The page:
In the medical field, there is an additional workplace pressure for healthcare providers to perform against all odds. The healthcare ecosystem doesn’t allow for clinicians to be anything less than “superbeings” who cannot admit weakness or need breaks, sleep, or emotional support. Burnout remains a taboo subject in the workplace and reaching out to colleagues can be perceived as a sign of weakness. Stress management and burnout prevention are also not covered in detail in medical school or residency training. To make things worse, in addition to this burnout taboo work culture, there are also additional cultural aspects that add stress to doctors:
- Culture of perfectionism
- Individual blame in medicine
- Insufficient organizational support,
- Insufficient support from colleagues
Healthcare Work Environment
The 2019 Medscape’s National Physician Burnout, Depression, and Suicide Report  highlighted several contributing factors to burnout as well as provided quotes from physicians who self-reported burnout. I have broken down these contributing factors to three main areas:
1. Workflow Format
- Too many bureaucratic tasks (e.g., charting, paperwork) – 59%
- Spending too many hours at work – 34%
- Increasing computerization of practice (EHRs) – 32%
“There’s so much redundant work due to incompetent third parties’ data collection” – Endocrinologist
“All that paperwork sucks all of the enjoyment out of being a doctor” – Family Physician
2. Perception of Self in the Workplace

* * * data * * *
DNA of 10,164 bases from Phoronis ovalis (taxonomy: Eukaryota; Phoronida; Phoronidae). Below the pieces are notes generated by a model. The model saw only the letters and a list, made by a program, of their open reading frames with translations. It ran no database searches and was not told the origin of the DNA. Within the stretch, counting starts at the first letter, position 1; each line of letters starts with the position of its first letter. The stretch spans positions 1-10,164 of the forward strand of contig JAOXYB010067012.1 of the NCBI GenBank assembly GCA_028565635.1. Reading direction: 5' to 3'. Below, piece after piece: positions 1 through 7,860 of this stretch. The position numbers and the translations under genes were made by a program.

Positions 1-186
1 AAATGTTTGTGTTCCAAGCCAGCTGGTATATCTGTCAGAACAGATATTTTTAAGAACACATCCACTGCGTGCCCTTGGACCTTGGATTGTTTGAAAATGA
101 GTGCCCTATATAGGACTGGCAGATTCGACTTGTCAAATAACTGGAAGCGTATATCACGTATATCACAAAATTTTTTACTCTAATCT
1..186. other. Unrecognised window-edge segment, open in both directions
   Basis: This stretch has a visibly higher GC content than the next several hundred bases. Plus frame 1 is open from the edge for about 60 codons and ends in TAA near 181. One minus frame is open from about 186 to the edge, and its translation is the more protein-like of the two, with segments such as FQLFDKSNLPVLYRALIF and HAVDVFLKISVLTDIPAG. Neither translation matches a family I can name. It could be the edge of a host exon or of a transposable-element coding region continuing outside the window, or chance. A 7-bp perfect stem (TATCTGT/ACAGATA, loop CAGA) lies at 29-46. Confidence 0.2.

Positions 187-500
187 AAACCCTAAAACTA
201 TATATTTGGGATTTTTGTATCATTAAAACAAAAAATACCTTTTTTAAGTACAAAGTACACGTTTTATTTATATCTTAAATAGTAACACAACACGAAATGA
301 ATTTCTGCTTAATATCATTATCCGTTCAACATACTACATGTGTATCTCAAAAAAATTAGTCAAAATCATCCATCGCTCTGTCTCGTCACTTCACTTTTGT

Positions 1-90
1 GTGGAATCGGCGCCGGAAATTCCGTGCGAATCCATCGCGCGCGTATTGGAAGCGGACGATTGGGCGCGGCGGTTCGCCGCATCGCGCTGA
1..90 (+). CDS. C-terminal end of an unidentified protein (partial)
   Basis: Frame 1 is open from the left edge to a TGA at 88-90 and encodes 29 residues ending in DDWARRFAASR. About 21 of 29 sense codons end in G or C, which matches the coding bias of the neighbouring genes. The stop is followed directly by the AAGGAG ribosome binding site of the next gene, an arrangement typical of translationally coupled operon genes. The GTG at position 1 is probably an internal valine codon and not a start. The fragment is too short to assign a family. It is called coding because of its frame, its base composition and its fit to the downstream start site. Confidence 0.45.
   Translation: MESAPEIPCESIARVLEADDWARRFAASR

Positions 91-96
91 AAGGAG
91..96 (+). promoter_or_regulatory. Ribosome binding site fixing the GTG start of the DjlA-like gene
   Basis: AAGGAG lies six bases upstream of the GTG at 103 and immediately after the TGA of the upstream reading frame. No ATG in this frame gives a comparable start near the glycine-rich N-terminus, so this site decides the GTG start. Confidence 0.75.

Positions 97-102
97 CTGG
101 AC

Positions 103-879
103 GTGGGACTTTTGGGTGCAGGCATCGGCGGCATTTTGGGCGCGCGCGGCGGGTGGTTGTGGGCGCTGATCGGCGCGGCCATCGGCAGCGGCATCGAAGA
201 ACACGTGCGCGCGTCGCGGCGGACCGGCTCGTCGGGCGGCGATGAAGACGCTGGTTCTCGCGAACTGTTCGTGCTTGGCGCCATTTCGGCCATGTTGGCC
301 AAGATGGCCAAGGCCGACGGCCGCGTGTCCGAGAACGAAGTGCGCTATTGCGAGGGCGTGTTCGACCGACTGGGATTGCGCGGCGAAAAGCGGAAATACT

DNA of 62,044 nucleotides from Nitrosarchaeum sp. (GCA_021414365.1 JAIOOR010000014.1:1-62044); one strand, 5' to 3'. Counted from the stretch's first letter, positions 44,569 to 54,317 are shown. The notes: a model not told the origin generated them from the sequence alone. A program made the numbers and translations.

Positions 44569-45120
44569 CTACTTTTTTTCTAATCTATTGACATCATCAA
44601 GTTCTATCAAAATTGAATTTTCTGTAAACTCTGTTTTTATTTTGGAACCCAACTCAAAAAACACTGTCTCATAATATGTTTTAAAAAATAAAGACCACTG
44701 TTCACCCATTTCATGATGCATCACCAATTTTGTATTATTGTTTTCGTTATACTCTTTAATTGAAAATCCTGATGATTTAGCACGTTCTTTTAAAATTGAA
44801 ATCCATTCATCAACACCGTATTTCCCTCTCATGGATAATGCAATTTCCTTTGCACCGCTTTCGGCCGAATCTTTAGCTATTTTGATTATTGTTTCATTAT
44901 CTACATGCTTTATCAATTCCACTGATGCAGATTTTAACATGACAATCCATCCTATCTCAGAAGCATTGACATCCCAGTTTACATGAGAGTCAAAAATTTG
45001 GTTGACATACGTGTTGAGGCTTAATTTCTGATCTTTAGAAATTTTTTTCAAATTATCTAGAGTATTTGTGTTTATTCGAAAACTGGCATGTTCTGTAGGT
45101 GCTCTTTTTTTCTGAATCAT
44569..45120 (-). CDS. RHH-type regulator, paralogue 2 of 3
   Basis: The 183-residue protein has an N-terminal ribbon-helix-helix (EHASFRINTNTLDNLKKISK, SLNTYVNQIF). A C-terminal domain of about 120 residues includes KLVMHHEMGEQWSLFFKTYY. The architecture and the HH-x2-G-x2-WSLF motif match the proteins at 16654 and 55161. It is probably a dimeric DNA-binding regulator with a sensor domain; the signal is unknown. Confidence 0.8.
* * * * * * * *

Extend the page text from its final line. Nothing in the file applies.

- Lack of respect from admins/employers, colleagues or staff – 32%
- Lack of control/autonomy – 23%
- Feeling like a cog in a wheel – 20%
- Lack of respect from patients – 16%
“ It’s too hard to schedule time off; the rules on clinic cancellation plus poor administrative support to help organize and plan anything makes it impossible. “ – Internist
“Fear of litigation, bad reviews, and complaints make everything worse.” – Dermatologist
3. Profit & Regulation
- Insufficient compensation/reimbursement – 29%
- Government regulations – 20%
- Emphasis on profits over patients – 17%
“ I need a lot of time away from the office to find balance and reenergize. It was never an issue 15 years ago.” – Pulmonologist
“I’ve lost enthusiasm for patient care.” – Neurologist
This unfortunate combination of a burnout taboo culture and stressful healthcare work environment has put physicians in a very vulnerable position as medical errors in healthcare mount (See Part 1- Medical Errors are on the Rise). In fact, physicians are now becoming “second-victims” of medical errors in addition to the more obvious “first-victim” – the patient.
To learn more about how physicians are becoming “second victims” to medical errors as well as the growing importance of Human Factors in mitigating medical errors please stay tuned for Part 3 – Second Victims of Medical Errors- Physicians.
Agatha Kalinchenko, MD – Sr. Human Factors Consultant
Dr. Agatha Kalinchenko is a physician trained at Karolinska Institute in Stockholm, Sweden. Years of clinical exposure to surgery, hospital wards, and out-patient environments helps her bring a physician’s perspective to Sage Research & Design. Her other passion is behavioral science. Agatha earned a Master’s in Psychology from Lund University in Sweden. Her expertise in medicine and interest in the human mind translated easily to the applied fields of user experience and human factors. Before starting with Sage Research + Design, Agatha developed her UX skill set and design knowledge by providing strategic guidance to clients of the digital health company, JOOL Health. Now at Sage, she works as a medical and UX consultant, and is employing proven UX and Human Factors techniques to improve safety and patient satisfaction through improved healthcare product design.
Physician Burnout: Its Origin, Symptoms, and Five Main Causes https://www.aafp.org/fpm/2015/0900/fpm20150900p42.pdf
 Maslach C, Leiter MP. The Truth About Burnout: How Organizations Cause Personal Stress and What to Do About It. San Francisco: Jossey-Bass; 1997.